One major downside has been the “nightmare” of Brexit, where van Mourik’s views are already well documented. Suffice to say, the situation has cost Culina Group “a boatload of money” and he fears it will take a long time for trading between the UK and Ireland to return to previous levels of profitability.

He adds that the government didn’t consult with the industry in the run-up to Brexit. “The only meeting they have ever had with me was on the future of transport,” he says. “It was all about driverless trucks.”

Future challenges

For the future, he identifies two major industry challenges – labour and storage. With logistics heavily reliant on immigrants, he fears that, once restrictions ease, many workers will want to go home for a break. Others will want to go back permanently.

The storage challenge, meanwhile, stems from the impact of Brexit: “We are inevitably putting far more product through our supply chain before it gets to the consumer than was necessary,” he says. “I know storage is now at a premium. Anything that gets built gets taken.”

He admits he has missed interacting with customers, but has probably visited more of his 65 depots than he has ever done previously: “I just go off and see that everyone is doing a good job or give them a bit of thank-you. People will want to go back to work. It’s nice to talk with the technology, but it’s even nicer to meet face to face. We have people at Culina Group who can’t wait to get back in the office and have a bit of banter.”

Meeting people, he says, is his favourite part of the job – his proudest moment being the group’s 25th anniversary last year. “To be able to celebrate with the whole family of employees and do something special has been the crowning moment of my career,” he says. “It’s not about achieving any financial goal or turnover milestone, just 25 years in business.

"We hired Alton Towers for the day. You see thousands of people walking round there with kids and grandmas and you think: wow, what a responsibility we have as an employer.”

Culina Logistics Warehouse

Returning to strategy, van Mourik is clearly a man who does things his own way, rather than following anyone else’s lead.

However, he admits to being particularly impressed with Amazon: “I like to know when my goods are being delivered,” he says. “With Amazon, their service is fantastic. What I really admire is how Amazon started at a similar time to Culina Group out of a single site, yet they have grown into one of the biggest businesses in the world. I can’t comprehend how they have managed to grow so fast.”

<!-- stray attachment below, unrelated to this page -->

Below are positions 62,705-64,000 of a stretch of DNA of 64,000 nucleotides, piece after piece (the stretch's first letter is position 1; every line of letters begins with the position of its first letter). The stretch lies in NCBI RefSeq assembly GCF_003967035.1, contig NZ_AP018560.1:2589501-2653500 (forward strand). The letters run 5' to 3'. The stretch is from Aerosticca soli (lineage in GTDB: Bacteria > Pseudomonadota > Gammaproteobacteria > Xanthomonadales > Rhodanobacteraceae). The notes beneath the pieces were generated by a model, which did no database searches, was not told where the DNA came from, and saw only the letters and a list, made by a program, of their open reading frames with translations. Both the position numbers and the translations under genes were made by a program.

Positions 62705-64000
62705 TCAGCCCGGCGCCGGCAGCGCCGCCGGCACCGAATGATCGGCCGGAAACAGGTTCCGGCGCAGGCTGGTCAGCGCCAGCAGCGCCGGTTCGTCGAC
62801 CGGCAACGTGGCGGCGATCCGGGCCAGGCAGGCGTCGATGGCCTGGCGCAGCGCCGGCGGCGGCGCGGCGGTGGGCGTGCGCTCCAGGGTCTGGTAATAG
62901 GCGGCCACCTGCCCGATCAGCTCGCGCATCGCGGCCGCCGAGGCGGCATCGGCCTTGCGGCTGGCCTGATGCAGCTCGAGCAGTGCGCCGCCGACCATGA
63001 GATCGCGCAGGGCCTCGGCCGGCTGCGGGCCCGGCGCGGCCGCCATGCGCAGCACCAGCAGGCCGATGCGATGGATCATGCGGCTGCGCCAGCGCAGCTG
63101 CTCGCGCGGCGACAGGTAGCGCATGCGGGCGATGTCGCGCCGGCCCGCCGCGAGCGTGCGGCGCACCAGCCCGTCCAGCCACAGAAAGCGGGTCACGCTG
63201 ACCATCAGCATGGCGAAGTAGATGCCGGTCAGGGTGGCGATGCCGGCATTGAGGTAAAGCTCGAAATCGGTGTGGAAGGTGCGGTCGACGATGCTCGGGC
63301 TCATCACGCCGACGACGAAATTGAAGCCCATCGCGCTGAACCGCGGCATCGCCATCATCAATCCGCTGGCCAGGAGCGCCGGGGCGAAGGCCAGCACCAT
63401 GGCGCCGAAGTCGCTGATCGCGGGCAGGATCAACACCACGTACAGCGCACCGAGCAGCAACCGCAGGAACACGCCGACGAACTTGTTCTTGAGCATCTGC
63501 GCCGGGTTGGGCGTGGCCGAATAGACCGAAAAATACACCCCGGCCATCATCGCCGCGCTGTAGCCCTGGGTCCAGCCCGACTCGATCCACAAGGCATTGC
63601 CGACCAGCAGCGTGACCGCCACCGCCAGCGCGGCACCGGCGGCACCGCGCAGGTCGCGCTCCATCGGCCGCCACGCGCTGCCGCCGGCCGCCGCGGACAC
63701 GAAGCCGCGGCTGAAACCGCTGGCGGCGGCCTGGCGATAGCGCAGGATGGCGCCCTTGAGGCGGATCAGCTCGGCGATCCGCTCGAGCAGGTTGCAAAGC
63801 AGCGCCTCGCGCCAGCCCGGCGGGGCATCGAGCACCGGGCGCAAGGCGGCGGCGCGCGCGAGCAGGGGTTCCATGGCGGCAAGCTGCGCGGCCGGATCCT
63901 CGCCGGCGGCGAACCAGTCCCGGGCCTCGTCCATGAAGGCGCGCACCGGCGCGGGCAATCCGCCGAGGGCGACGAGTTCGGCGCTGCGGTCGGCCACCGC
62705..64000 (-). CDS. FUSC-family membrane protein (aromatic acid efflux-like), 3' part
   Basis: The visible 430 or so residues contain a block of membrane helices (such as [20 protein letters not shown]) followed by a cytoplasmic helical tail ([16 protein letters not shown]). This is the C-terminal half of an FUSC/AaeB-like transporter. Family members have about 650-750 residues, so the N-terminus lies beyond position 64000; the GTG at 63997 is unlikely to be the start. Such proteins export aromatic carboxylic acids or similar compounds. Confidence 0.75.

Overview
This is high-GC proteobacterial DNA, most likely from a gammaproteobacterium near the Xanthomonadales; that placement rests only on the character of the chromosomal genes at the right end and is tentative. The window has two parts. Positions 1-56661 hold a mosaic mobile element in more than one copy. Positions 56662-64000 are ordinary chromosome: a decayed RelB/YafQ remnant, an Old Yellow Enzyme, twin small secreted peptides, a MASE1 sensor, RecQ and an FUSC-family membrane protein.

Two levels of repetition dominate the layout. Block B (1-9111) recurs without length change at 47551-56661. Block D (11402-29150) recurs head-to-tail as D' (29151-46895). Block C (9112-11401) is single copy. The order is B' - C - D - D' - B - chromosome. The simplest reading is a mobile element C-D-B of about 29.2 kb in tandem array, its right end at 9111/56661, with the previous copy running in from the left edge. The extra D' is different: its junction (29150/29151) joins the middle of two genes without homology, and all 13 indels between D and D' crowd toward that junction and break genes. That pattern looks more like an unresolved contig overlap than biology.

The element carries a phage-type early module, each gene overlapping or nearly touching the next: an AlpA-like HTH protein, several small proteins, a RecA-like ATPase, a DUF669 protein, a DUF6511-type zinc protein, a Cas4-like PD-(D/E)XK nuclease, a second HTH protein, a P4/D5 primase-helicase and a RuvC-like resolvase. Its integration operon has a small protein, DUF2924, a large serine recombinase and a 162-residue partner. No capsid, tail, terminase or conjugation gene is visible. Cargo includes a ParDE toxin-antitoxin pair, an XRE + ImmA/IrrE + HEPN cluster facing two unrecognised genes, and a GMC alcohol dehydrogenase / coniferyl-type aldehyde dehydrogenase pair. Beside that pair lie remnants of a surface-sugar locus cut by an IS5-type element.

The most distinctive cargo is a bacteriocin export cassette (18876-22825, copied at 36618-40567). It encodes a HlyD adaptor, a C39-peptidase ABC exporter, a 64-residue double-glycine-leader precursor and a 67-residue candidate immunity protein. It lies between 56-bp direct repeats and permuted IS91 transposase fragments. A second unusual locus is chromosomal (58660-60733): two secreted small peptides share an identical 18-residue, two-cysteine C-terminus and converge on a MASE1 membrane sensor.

The conversation finally turns to alternative fuels: “I don’t think you can do electric with an HGV,” he says. “A 44-tonner needs so much battery power, it will fill the trailer and you’ll have four pallet positions left to do your delivery.”

He also rejects Siemens’ e-Highway system: “I can see it working in Sweden or Germany maybe. But in this country, we’ve not spent a penny on our motorway structure for years. All we’ve done is turn the hard shoulder into a motorway. We call it a smart motorway, but there’s nothing smart about it. We have a problem. We are a nation of patching up.

“If I were a betting man, I’d say hydrogen is where we’re going. We all need to go electric, but unless we get an opportunity to charge the vehicle in a very speedy way wherever we go it’s not going to work. The infrastructure isn’t there. At the moment we’re dreaming.

“Biofuels are far more of a goer. But again the availability of that is not that great. And it needs to be pushed by the big boys.”

However, like many big operators, he admits he doesn’t want Culina Group to end up being the “guinea pig” for failed experiments. “And then you also have customers that were very keen on us going down the green route until you tell them what it’s going to cost,” he laughs. “All of a sudden they’re not green any longer.”

Ultimately, van Mourik seems far more focused on acquisition and expansion than fuel options: “I love growing businesses and seeing things become even more successful,” he smiles. “I’ve grown up with it. It’s not stress, it’s 24 hours a day for me. I have my phone switched on even when I’m on holiday. It sounds a bit awful, but it becomes a bit like a hobby. I truly enjoy it. It’s a lot more than work.”